Having seen a Facebook post I wrote about this some time ago my friend and heraldic enthusiast and artist Xavi Garcia who writes the excellent blog Dibujo Heráldico posted recently about the coat of arms of the Prefect of the Pontifical Household (and former secretary to Pope Benedict XVI) Archbishop Georg Gänswein. It is the custom of the Prefect of the Pontifical Household to impale (combine on the same shield) his personal arms with those of the reigning pope. When Archbishop Gänswein was named an archbishop earlier this year he adopted personal arms that reflect St. George, his baptismal patron (the dragon being slain with a spear) and his devotion to Our Lady (the star). These were impaled with the arms of Pope Benedict (above). Now that Pope Francis has been elected and Archbishop Gänswein remains as Prefect of the Pontifical Household (at least for now) his arms are changed to be impaled with those of Pope Francis (below). Now there is a great deal of blue on one shield but that was not something that could have been forseen. Xavi has depicted the two coats of arms himself in his own style and I am happy to share them with you here. Check out his blog while you’re at it too!
(artwork: Xavi Garcia)
Anyone interested seriously in the art of heraldry should, indeed must, become familiar with the work of artist Paul Boesch. He had a distinctive style drawing such that his pieces looked like wood cuts. The illustration above is a beautiful rendering Boesch did of the coat of arms of Pope Pius XI (1922-1939).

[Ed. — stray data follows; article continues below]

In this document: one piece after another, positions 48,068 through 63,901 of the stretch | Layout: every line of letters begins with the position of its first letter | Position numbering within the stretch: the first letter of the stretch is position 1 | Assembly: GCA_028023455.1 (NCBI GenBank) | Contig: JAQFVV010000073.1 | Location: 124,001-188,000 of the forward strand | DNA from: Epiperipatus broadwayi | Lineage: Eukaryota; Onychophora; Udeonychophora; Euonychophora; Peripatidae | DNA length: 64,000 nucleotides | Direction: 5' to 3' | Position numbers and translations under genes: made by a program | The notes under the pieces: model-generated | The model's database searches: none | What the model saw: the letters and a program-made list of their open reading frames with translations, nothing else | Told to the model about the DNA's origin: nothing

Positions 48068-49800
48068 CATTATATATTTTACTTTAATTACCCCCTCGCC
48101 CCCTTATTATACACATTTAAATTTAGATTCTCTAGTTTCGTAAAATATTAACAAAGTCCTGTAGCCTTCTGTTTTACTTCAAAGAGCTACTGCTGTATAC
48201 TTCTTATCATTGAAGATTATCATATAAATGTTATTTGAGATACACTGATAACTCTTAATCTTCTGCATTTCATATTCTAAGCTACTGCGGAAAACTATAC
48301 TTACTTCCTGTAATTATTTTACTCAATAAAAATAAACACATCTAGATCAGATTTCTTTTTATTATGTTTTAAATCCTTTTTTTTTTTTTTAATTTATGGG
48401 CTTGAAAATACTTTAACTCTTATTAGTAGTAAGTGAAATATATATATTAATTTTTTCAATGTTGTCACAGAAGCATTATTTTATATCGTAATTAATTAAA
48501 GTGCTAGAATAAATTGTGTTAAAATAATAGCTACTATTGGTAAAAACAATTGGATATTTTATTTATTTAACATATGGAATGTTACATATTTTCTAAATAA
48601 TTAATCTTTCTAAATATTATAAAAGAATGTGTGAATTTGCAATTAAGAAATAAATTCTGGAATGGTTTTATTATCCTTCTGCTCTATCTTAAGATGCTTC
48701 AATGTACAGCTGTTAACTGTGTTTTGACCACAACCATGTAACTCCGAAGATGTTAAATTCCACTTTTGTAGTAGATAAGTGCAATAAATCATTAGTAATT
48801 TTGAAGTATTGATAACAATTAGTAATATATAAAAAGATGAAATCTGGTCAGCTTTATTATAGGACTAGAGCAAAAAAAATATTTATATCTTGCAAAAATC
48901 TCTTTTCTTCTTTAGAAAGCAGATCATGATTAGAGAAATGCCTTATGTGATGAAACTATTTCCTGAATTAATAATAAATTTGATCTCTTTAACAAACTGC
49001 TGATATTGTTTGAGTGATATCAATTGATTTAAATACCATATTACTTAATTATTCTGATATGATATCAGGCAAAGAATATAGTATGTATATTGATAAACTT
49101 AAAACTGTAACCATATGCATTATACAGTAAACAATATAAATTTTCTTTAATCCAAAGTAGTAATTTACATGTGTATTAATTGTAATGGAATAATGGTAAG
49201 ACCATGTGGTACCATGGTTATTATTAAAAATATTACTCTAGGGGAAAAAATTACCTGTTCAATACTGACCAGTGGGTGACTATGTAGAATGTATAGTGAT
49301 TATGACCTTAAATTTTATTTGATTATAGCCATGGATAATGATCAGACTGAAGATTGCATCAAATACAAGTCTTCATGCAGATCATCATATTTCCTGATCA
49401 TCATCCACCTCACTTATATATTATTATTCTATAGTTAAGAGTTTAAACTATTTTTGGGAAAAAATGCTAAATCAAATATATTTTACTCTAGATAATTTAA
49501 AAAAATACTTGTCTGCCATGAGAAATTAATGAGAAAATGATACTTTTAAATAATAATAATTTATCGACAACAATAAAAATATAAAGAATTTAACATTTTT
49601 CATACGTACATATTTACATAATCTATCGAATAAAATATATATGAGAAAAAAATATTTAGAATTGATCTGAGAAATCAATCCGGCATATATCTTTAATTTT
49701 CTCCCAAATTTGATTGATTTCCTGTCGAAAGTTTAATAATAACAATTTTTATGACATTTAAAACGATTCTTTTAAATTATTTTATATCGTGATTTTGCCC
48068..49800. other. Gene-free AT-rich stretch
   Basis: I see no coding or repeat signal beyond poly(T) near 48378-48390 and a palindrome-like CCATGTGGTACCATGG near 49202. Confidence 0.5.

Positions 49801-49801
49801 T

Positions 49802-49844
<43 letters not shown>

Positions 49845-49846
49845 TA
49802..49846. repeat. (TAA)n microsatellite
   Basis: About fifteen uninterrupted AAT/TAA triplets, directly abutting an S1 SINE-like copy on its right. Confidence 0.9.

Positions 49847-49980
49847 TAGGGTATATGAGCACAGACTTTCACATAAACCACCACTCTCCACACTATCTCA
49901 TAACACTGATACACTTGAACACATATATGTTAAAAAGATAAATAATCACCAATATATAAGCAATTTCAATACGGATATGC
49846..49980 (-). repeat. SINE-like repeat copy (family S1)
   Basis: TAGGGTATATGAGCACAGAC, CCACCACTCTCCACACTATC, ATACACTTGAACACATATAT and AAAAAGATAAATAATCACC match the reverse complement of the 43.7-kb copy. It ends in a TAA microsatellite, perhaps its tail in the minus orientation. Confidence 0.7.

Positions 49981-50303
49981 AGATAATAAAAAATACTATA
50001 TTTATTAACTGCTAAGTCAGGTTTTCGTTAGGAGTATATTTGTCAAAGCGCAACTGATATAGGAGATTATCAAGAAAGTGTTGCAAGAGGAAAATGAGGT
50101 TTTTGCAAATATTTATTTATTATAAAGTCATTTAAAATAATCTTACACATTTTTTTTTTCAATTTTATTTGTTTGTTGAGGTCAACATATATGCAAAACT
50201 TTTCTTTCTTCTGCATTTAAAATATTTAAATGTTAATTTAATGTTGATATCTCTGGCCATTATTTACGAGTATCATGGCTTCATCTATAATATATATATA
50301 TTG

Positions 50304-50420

Arguably one of the best coats of arms designed and emblazoned by the late Archbishop Bruno Heim was that of Pope John Paul I who reigned as pope for just 33 days from August to September of 1978. The coat of arms was slightly modified from the one he had borne before becoming pope. Upon his election Albino Cardinal Luciani chose the unique double name of John Paul combining the papal names of his two immediate predecessors. The coat of arms was put together to reflect this double name. In chief we see the lion of St. Mark that makes up the arms of the See of Venice. Cardinal Luciani served as Patriarch of Venice before being elected to the papacy. In addition, two of his predecessors as pope, St. Pius X and Bl. John XXIII also were Patriarchs of Venice before their respective elections as pope and both retained the chief of St. Mark in their coats of arms as pope. In the arms of John Paul I the chief of St. Mark not only recalls his own time in Venice but evokes the memory of Pope John XXIII. The collee, or stylized mountains or hillocks in base are from the coat of arms of Pope Paul VI whose family name, Montini, means “little mountains”. In between the mountains and the chief there are three stars. Paul VI had three fleur-de-lis in the same position in his arms and Cardinal Luciani’s original arms had three stars but the stars had only four points each. Here they have been modified to five-pointed stars which are a heraldic symbol of Our Lady, specifically of the Assumption. Despite the fact that Pope John Paul I adamantly refused to be crowned as pope the papal tiara nevertheless appears in its usual spot ensigning the shield along with the keys of St. Peter. Truly, this is one of Heim’s best designs. Sadly, it was not seen by many because of the brevity of the pontificate of the “smiling pope”.